Australian organisations are lagging when it comes to shifting the focus of their information security efforts from merely securing their networks to detecting intrusions, responding to them, and building resilience, according to senior security and risk executives from Deloitte, the international consulting firm.
Deloitte divides an organisation's infosec spend into three areas, each labelled with an adjective.
"Secure" is the technology that protects critical assets against known and emerging threats across the ecosystem. This includes traditional network protection capabilities such as firewalls, anti-malware and anti-spam systems, and intrusion detection and prevention systems (IDS/IPS).
"Vigilant" is about having the intelligence and monitoring capabilities to detect both known and unknown bad-guy activities, and understanding the extent to which they're a risk to the business.
"Resilient" is about strengthening the organisation's ability to recover when incidents occur -- which they inevitably will.
Old-school network administrators will recognise this as an echo of the 1990s paradigm for network security: Protect, detect, react, and, the fourth stage added later, adapt. Or, in some versions, recover.
In the US, Canada, and the UK, organisations that have engaged Deloitte are now spending much less of their infosec budgets on "secure". In the US, "secure" is now only about 20 percent of the total, according to Kelly Bissell, Deloitte's global cybersecurity leader, and leader of its global incident response team.
"Most US companies are relatively mature when it comes to security, and they have seen where their budget around 'secure' is good enough. They've got enough firewalls and intrusion detection systems, and now they're moving much more of the budget into 'resilient' and 'vigilant' kind of functions," Bissell told journalists in Sydney on Wednesday.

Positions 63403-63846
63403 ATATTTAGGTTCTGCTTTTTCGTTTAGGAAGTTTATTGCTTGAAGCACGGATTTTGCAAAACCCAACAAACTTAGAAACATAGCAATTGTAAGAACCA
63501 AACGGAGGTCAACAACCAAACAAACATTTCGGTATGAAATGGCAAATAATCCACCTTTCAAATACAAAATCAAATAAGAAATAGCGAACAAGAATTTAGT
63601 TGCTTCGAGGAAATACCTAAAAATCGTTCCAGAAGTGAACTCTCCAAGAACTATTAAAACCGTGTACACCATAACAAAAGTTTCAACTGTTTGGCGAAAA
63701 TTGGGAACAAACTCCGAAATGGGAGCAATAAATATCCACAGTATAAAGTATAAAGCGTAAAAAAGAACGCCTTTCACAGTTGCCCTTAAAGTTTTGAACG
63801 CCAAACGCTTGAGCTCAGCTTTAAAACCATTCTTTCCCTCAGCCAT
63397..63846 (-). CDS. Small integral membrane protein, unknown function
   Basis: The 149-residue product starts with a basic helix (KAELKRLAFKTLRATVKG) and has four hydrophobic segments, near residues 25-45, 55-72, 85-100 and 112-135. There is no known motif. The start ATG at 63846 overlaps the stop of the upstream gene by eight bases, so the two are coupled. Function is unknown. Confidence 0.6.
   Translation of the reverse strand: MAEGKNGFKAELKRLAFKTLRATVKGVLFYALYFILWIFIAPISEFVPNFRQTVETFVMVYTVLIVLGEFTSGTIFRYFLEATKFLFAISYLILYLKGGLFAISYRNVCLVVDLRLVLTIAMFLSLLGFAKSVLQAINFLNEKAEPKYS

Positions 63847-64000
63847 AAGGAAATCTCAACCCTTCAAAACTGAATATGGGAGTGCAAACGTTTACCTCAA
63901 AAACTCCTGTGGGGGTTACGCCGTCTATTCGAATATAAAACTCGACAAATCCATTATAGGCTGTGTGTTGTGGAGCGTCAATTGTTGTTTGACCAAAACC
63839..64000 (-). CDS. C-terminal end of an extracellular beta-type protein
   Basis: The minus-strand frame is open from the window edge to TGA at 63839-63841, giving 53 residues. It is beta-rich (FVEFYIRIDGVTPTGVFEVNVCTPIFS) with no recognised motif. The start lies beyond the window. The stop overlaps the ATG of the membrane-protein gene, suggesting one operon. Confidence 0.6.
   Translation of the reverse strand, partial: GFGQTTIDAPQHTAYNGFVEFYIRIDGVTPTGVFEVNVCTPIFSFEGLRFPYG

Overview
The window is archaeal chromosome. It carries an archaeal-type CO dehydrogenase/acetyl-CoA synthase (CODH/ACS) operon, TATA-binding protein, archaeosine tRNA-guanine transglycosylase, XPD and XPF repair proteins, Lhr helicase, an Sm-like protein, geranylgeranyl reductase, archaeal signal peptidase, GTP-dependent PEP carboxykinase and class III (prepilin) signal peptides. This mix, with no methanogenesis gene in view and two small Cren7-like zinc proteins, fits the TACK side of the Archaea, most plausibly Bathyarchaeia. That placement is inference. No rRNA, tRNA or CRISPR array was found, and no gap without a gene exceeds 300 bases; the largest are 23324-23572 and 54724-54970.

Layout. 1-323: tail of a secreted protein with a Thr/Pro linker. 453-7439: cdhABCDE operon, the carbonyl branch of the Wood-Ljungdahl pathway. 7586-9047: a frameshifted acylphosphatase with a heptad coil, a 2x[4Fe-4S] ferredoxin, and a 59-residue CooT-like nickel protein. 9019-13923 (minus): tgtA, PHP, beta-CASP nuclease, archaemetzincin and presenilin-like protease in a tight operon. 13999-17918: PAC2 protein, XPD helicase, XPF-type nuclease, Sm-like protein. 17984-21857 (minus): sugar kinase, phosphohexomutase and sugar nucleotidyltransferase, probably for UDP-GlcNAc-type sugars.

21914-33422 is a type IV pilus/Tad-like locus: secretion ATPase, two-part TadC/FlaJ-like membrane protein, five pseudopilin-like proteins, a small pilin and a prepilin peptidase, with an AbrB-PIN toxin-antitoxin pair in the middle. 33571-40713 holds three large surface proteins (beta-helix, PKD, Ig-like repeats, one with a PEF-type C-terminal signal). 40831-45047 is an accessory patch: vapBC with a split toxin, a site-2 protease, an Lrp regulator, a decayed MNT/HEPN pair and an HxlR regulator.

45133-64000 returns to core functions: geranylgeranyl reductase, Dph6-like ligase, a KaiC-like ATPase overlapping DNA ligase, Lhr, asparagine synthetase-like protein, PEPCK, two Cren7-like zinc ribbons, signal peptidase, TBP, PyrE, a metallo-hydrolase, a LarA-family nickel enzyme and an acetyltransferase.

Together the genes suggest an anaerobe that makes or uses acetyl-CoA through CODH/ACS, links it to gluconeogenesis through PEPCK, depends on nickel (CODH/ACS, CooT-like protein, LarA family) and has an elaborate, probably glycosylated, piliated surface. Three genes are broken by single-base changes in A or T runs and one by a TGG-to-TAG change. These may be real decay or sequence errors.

"If I were to cut up a dollar spent on security for the US, 20 cents is spent on 'secure', probably 40 cents is spent on 'vigilant', and the rest is on 'resilient'," Bissell said. "The US companies have found that they have to be able to detect better when the bad guy's on the inside -- whether they're an employee or an external person -- and how to recover as fast as possible."
But while Australian organisations are demonstrating "a little bit more focus" on the "vigilant" and "resilient" areas, Deloitte's cyber risk leader in Australia, Tommy Viljoen, said that isn't necessarily translating into action.
"A little bit more is happening over the last 12 months about 'Are we resilient? Do we have the processes in place? Have we organised the necessary skills and competencies, so that if we are under attack, that we can do something about it? Are we prepared?' But if I look at where most of the budget spend is, from a number of organisations, it's still in that protection zone," Viljoen said.
"The mind shift that we're starting to see has not translated into budget shift," he said.
"I would say the 'secure' spend is still about 50 percent. I would say more of the budgets that I've seen in the last six months are focusing on the monitoring component, and the 'resilient' is still limited mostly to 'Let's do an exercise and see what happens. Let's play out a particular scenario ... that's a two-day event.' That's what's in the budget."
Bissell's advice from a global perspective is to adopt early to avoid some of the pain that the US has been suffering.
"I truly believe that the companies that hold back to the end are hurt the most -- unless they get lucky," he said. "I believe the companies who do best, and avoid the biggest problems, are the ones who are most proactive and learn from others' issues. That's the most lucky, if you will, of the companies."
Deloitte's comments came as the company announced the establishment of its new Cyber Intelligence Centre in Australia, linking with the company's existing intelligence centres in the UK, Europe, Canada, and the US.
James Nunn-Price, who established Deloitte's Cyber Intelligence Centre concept and oversaw its implementation in the UK in 2013, has moved to Australia this week to establish the Australian operation and become the company's Australian cybersecurity leader.
Nunn-Price was previously responsible for Deloitte's overall information security, resilience, and cyber advisory services to the UK government, and personally assisted the London 2012 Olympic Games leadership team with cyber incident response, crisis management, and forensics.
He also claims credit for the word "centre" in Cyber Intelligence Centre being spelled correctly.